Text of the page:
Are you someone who ever gets emotionally triggered or reactive when things don’t go your way and you then do or say something you later regret?
It can happens to all of us, especially when we are stressed.
So what can you actually do about it?
This might sound obvious, but the first thing you need to do is to notice when it happens. You probably won’t catch the moment right away. It might only be afterwards, and at the beginning it may only be a long time afterwards. The more you pay attention, the closer to the moment you will catch what happened, but it may take some practice to get there.
Now that you are paying attention, instead of beating up on yourself, let’s try something different. You can try being kind to yourself, in the face of having been caught out, once again. Not to excuse whatever it was you did or said that you are now regretting, but to recognise that this kind of thing happens to anyone when they get triggered. You can give yourself a break. You are not a bad person but you did something in the heat of the moment, that you didn’t intend. That’s all.
Let’s look at what happens in the midst of a triggering.
We all have needs, it’s healthy, and knowing your needs helps you to survive. Sometimes other people help us meet our needs, and sometimes we need to meet them in other ways, instead of relying on others. The problem is, we tend to have expectations that certain others should meet our needs – like the need for care and acceptance, for example. However, sometimes that favourite person is just not available in the way that we want in that moment. That’s one of the moments that a lot of people get reactive, and that’s perfectly normal.
Inside the brain, there is a lot going on in such moments… The emotional part of the brain takes over, which means it activates the Freeze-Fight-Flight response system. The problem is, that the emotional brain does not do a reality checking. This part of the brain jumps into action – or reaction. It doesn’t check to see if this thing it’s reacting to is actually happening now, in the present moment, or if it is reacting to something that happened a long time ago. For the emotional brain – there is no difference. The fact that the emotional part of the brain can step in so fast is also a life-saver – for example it fuels your impulse to run into the road and to pull your child back from an approaching car. It’s the same mechanism.
The problem is that this part of the brain doesn’t know the difference between a challenging situation that happened a long time ago and something that is happening right now.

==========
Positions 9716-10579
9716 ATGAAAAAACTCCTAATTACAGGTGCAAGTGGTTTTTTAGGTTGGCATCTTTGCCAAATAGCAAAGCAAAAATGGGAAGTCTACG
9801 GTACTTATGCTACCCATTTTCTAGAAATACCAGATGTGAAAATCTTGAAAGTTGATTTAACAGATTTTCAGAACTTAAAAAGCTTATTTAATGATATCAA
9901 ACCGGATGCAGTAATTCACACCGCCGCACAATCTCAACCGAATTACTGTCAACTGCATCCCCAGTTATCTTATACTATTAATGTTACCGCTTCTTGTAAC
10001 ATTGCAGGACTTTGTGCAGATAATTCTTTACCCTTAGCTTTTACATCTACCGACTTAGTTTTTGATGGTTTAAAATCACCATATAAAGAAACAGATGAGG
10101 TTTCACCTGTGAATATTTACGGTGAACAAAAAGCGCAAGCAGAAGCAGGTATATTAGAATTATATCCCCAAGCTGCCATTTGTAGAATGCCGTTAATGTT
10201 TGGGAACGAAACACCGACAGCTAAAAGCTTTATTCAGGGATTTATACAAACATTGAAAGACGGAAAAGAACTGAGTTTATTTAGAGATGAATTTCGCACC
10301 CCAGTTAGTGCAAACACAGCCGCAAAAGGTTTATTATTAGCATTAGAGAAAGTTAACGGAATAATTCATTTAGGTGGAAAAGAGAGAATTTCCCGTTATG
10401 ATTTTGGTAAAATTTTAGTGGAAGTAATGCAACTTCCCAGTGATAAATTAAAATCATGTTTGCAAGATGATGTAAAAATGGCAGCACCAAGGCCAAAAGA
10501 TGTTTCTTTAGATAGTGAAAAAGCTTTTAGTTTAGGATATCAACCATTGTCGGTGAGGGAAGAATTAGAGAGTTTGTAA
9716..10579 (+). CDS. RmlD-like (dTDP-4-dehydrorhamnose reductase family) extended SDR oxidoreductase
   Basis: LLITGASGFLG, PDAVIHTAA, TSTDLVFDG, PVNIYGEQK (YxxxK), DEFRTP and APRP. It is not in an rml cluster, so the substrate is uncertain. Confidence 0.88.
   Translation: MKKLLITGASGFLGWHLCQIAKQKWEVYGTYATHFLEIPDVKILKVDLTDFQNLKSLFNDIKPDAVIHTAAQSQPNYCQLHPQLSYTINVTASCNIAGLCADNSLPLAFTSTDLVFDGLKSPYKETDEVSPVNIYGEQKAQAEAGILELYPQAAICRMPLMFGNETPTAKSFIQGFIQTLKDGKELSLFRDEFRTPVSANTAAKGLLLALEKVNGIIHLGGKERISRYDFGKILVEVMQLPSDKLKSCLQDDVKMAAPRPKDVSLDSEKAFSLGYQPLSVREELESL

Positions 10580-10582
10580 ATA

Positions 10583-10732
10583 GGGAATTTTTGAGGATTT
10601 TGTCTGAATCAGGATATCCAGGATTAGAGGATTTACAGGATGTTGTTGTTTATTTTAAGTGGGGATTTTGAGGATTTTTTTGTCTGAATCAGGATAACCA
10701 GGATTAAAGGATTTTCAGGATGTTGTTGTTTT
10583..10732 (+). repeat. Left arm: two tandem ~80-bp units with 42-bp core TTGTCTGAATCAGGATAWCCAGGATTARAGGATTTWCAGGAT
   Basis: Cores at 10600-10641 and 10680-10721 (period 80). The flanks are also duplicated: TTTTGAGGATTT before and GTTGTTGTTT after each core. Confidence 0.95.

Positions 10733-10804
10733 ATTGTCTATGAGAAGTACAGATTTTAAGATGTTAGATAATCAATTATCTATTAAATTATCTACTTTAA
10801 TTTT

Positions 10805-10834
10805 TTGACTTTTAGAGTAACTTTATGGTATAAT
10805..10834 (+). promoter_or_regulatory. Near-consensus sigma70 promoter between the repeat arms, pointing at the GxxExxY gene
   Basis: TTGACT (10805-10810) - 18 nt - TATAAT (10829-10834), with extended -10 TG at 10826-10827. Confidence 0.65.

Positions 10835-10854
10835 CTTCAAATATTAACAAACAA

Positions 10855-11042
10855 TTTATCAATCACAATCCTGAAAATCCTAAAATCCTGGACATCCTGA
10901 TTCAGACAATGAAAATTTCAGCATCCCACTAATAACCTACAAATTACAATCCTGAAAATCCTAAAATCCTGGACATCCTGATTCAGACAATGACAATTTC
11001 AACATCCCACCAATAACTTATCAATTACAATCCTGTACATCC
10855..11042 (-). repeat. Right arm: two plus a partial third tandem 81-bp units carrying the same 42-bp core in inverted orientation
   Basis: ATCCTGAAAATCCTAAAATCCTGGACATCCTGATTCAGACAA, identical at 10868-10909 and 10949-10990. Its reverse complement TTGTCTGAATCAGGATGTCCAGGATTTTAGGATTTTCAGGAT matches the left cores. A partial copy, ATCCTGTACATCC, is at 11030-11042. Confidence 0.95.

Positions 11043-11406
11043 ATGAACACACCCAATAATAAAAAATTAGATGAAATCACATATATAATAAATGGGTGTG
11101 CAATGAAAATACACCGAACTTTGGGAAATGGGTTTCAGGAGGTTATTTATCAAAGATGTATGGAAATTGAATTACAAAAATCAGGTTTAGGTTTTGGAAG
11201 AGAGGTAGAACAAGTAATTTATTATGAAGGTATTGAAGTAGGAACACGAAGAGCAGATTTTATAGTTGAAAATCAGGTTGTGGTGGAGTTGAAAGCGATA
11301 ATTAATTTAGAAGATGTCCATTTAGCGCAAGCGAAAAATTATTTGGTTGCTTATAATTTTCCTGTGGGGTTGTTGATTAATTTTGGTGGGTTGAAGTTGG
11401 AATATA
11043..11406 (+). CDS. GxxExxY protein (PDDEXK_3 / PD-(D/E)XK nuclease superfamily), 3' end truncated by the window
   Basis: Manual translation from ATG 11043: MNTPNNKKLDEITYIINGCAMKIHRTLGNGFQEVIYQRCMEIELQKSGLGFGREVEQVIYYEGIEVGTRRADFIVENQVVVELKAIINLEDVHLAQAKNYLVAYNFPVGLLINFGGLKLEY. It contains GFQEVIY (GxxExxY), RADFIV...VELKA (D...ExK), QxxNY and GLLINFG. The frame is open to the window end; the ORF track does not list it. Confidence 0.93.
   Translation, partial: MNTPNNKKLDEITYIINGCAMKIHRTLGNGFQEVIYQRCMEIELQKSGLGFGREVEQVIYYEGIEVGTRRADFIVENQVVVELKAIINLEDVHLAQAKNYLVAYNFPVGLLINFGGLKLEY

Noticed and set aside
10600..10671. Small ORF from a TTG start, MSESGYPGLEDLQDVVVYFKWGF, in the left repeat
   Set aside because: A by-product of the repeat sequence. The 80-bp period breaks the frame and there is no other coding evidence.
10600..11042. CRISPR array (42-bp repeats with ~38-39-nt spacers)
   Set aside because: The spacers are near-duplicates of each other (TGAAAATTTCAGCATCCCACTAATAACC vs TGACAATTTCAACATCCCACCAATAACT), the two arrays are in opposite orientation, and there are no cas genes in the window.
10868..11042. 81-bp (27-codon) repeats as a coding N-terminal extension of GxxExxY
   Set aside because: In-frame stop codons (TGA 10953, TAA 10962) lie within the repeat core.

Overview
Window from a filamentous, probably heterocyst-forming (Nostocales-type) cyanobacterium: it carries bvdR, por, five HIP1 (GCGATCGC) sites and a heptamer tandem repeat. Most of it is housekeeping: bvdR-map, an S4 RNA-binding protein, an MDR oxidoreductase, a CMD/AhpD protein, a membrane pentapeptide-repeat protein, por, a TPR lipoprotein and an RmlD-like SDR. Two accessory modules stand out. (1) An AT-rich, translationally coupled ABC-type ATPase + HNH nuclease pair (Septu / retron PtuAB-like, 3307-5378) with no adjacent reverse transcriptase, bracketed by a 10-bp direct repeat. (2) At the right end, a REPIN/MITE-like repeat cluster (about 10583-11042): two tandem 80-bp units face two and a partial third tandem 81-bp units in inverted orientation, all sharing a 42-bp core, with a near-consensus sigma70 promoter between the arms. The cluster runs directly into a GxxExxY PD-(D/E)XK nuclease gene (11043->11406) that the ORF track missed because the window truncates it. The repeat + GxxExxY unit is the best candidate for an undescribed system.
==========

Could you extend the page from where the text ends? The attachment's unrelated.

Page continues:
Often when we get triggered into an emotional reaction its because the emotional brain is responding to a situation that happened a long time ago,and it’s behaving as if it were happening now. Here is an example: You are having a talk with someone and they appear not to hear you, they are just saying other things and not acknowledging you. Perhaps in the past, when you were a young child, this kind of thing happened a lot and now when it happens you get upset about it. But you are not only upset for what is happening no but also for all the other times it happened before. Then if you don’t catch it in time, you end up being inappropriately angry with the person in front of you – but they are not responsible for all the other times before. That’s why its so important to catch these moments – as more awareness always brings more choice.
So what to do about it?
There’s a lot of information out there that tells us all you need to do is to Stop, notice what’s going on, calm yourself down, take some deep breaths and carry on. As the saying goes ‘Keep Calm and Carry on’. It works ……up to a point.
However as Besel van de Kolk points out in his books ‘ The Body Keeps the Score’ it isn’t that simple.https://www.goodreads.com/book/show/18693771-the-body-keeps-the-score
‘When the alarm bell of the emotional brain keeps signalling that you are in danger, no amount of insight will silence it’.
In fact when the emotions and reason are in conflict – we can have a very visceral experience, and its worth paying attention to it, even though the natural inclination can be to run away or ignore it all. It can feel like World War 3 breaking out in the gut, the heart, lungs and so on. It creates havoc to our system – all the long term projects of the body go on hold, that’s things like building the immune system, growth, healing etc . And lets face it no-one enjoys being triggered.
This is when its important to turn towards the body and take note of the information held in the body. One of the methods that helps is Whole Body Focusing. This is a body centred enquiry process that helps you to learn from the body – when you can connect with the raw feelings in the trigger they can lead you back to the root cause of the problem. Now that you are in contact with the root cause of the trigger, you can deal with it – by welcoming and accepting whatever you find there – and then you won’t get as reactive with people in the present.
Here are some tips to get you started:
- Start paying attention to your triggers and get curious about them, as an investigative journalist trying to make sense of a situation.
- Keep a trigger journal and write about the situation, to reflect on the trigger and what is causing it. It will get you pretty far just by noticing what is triggering you and how you are reacting.
- When you catch it in the moment, try and bring yourself really present – notice your feet on the ground, the sounds around you, your breathing etc, and be aware of whatever bodily sensations you are experiencing. Feel your own sense of being a person who is bigger than this thing that is triggering you – it is a part of you that is triggered – you are so much bigger than that !
And be kind to yourself for having to deal with this challenging situation.
Please post your thoughts in the comments below – what gets you triggered and how do you handle it?